I have in the past criticized the U.S. government’s decision to bar Tariq Ramadan’s entry into this country on ideological grounds (26 page PDF). This isn’t because I have any admiration for Ramadan, to put it mildly, but because I don’t think that decisions to allow entry into a country should be made on ideological grounds. Genuine security concerns are one thing; ideological objections are another. The distinction isn’t that hard to draw, and shouldn’t be that hard to respect. In Ramadan’s case, we neither drew nor respected it. We managed in the process to make a martyr of him and take a crap on our own principles.
I take similar issue for similar reasons with Norway’s recent decision to bar Greg Johnson’s entry into that country. In case you missed it, Greg Johnson is a “well known” white nationalist of neo-Nazi sympathies. He runs a fascist website called Counter Currents Publishing, where he spends a lot of time inveighing against black people and Jews, and “fighting” for a white ethno-state via keyboard and computer screen. As it happens, twenty years ago, before his descent into fascism and ethno-nationalism, he and I were (distant) acquaintances of sorts: he was something of a fixture in the libertarian “community,” and on the mastheads of both Reason Papers and Critical Review; I thought I had something to learn from talking to him. I cringe when I remember how much time I wasted in that endeavor, but we were all young once.
At this point, it wouldn’t much bother me if he dropped dead. It does bother me that the Norwegian government has succeeded in making a martyr-celebrity of him, and done it so pointlessly. Having done so, they’ve probably done more for him in one deportation than he could possibly have done for himself in a hundred speeches in Norway. If this is their way of making up for Quisling and the Oslo Accords, I hope they realize it’s backfired.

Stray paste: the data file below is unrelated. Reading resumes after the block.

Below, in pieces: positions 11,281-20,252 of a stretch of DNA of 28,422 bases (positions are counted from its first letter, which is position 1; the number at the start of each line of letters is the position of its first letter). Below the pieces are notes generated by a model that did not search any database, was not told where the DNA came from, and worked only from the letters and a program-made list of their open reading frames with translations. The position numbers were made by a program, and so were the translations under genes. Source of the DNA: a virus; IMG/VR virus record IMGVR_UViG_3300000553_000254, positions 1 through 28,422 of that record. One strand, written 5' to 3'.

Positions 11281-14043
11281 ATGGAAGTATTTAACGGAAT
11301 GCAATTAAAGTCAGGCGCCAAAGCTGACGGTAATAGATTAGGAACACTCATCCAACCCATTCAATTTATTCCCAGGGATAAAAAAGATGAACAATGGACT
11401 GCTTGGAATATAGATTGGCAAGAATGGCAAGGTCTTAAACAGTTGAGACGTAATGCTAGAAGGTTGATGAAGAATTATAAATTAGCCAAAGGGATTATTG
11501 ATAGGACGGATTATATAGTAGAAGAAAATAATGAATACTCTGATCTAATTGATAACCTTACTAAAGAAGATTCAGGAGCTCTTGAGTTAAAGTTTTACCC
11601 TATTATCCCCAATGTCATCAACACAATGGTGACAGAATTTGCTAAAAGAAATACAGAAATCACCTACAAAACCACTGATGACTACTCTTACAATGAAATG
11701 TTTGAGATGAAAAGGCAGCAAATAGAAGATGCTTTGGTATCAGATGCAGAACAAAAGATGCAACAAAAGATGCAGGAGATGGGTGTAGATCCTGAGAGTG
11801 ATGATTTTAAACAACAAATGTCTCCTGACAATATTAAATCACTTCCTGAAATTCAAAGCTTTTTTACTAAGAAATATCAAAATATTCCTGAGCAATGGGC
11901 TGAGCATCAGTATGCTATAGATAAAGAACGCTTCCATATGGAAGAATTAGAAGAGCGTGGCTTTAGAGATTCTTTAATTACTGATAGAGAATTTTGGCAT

I’m the last person to deny that fascism is in the air, and has to be resisted. That said, it’s one thing to denounce, boycott, de-platform, and dox fascists, and another thing–a really stupid thing–to sic the police or security services on them in the hopes of imprisoning them on ideological grounds. No good purpose is served by imposing coercive, content-based prohibitions on non-assaultive speech, even fascist or racist speech. That won’t make it go away or reduce its appeal. Just the reverse. Sad but true: there’s no coercive route to freedom. There’s also no way of equating offensive speech with assault without managing to punch yourself in the face.
It’s tempting to say that it’s “just a matter of time before right wing governments start doing this to us.” But of course, they already have. We should be criticizing them, not following suit. Either we accept the principle of free speech, or we don’t. If we do, it applies to them. If we don’t, it doesn’t apply to us. You can try to do an end-run around that logic. But no matter how hard you try, you won’t succeed. At a certain point you’ll just belatedly discover that failure has a logic all its own.